The Walden Effect: Farming, simple living, permaculture, and invention.

Less unique aspects of square foot gardening

Square foot gardening diagramI think that Mel Bartholomew could have summed up the unique aspects of square foot gardening in about fifteen pages.  So in order to turn his idea into a book, he had to add about 300 pages of fluff ranging from basic seed-starting advice to how to weed and water.  While I wholeheartedly agree with many aspects of his method, none of them is really new.  In addition to permanent beds, he advocates:

  • Heavy mulches to keep down weeds
  • Starting only the seeds you're going to have space for in your garden rather than planting dozens and thinning
  • Succession planting so that your garden is full from early spring to late fall
  • Vertical gardening by running tomatoes and cucurbits up trellises (which is a method I need to work a bit harder on myself)

On the other hand, I can't get behind some of Bartholomew's other assertions.  He thinks that crop rotation will take care of itself since you're constantly filling up new squares and are unlikely to put the same plant family in a location twice in a row.  In a mathematical puzzle, that might be the case, but in a real life garden you'll discover that your carrots like the spot with deep soil and the spring peas like the sunniest area by the trellis, and you'll tend to plant each crop in the same place from year to year.  Keeping track of planting locations is essential to prevent a buildup of diseases in the soil.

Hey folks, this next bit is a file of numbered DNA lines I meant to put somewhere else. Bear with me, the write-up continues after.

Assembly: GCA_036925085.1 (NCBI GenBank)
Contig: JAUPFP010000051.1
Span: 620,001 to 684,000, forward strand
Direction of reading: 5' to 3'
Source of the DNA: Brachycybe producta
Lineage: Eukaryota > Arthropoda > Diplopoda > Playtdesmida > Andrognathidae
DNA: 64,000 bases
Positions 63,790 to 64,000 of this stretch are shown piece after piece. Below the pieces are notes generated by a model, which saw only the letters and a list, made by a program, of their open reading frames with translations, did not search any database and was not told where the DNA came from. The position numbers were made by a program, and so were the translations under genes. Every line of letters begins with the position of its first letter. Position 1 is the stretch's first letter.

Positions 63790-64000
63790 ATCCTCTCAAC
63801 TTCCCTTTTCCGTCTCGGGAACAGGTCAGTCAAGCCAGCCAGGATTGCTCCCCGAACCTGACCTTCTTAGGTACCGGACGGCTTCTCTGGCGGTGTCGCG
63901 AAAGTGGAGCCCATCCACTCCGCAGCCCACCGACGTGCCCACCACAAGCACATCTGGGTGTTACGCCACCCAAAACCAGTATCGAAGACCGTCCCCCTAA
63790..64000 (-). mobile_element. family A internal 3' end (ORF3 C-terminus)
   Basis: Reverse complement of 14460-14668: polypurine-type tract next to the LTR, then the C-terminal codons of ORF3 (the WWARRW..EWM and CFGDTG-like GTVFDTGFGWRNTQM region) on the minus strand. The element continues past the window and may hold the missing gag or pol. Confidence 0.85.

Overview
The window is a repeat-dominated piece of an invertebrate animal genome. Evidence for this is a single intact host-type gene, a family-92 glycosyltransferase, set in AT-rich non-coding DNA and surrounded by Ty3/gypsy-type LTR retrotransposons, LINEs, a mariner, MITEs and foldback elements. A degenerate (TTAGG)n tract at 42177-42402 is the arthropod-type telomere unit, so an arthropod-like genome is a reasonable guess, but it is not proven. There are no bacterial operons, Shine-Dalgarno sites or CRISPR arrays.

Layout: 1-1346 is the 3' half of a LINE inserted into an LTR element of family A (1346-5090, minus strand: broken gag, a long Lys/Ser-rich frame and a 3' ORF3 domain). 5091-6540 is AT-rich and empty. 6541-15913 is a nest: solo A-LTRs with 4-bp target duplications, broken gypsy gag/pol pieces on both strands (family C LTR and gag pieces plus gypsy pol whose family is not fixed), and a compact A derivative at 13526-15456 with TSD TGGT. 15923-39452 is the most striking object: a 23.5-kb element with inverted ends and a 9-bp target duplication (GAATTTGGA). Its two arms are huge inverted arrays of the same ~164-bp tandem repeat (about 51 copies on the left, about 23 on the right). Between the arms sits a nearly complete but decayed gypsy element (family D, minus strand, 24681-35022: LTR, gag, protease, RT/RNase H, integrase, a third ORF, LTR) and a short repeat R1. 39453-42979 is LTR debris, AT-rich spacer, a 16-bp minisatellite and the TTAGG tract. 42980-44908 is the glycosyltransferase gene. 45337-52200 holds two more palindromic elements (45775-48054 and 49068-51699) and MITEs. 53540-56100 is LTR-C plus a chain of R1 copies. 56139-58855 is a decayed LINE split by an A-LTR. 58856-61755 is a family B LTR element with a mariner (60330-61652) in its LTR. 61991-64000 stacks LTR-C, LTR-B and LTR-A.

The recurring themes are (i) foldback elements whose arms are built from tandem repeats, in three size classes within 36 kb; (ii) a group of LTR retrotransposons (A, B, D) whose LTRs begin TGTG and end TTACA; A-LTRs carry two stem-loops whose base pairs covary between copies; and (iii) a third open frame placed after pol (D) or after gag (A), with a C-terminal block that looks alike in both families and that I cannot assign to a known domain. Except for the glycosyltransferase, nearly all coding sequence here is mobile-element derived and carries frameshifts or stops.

I think the point where Bartholomew really lost me, though, was when he asked who would want more than four heads of broccoli in a year.  Um, me?!!!  I know that Bartholomew's goal is to cut down on work, but after a while, I started to wonder if he really likes vegetables.

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This post is part of our Square Foot Gardening lunchtime series.  Read all of the entries:

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About us: Anna Hess and Mark Hamilton spent over a decade living self-sufficiently in the mountains of Virginia before moving north to start over from scratch in the foothills of Ohio. They've experimented with permaculture, no-till gardening, trailersteading, home-based microbusinesses and much more, writing about their adventures in both blogs and books.

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I grew a couple types of carrots in a 5 1/2 deep box. Grew just fine, no problem. grew a crap load of peas in and all around box garden. I do crop rotate agree on that. I will never go back to traditional gardening. I am in my rd years box gardening by square foot. We have never had so many vegetables in the backyard and have never worked this easy at it. My experience with it has been the most positive.

Comment by Kyle Fri Jun 8 06:13:07 2012
Kyle -- Glad to hear it's working so well for you!
Comment by anna Fri Jun 8 08:02:11 2012

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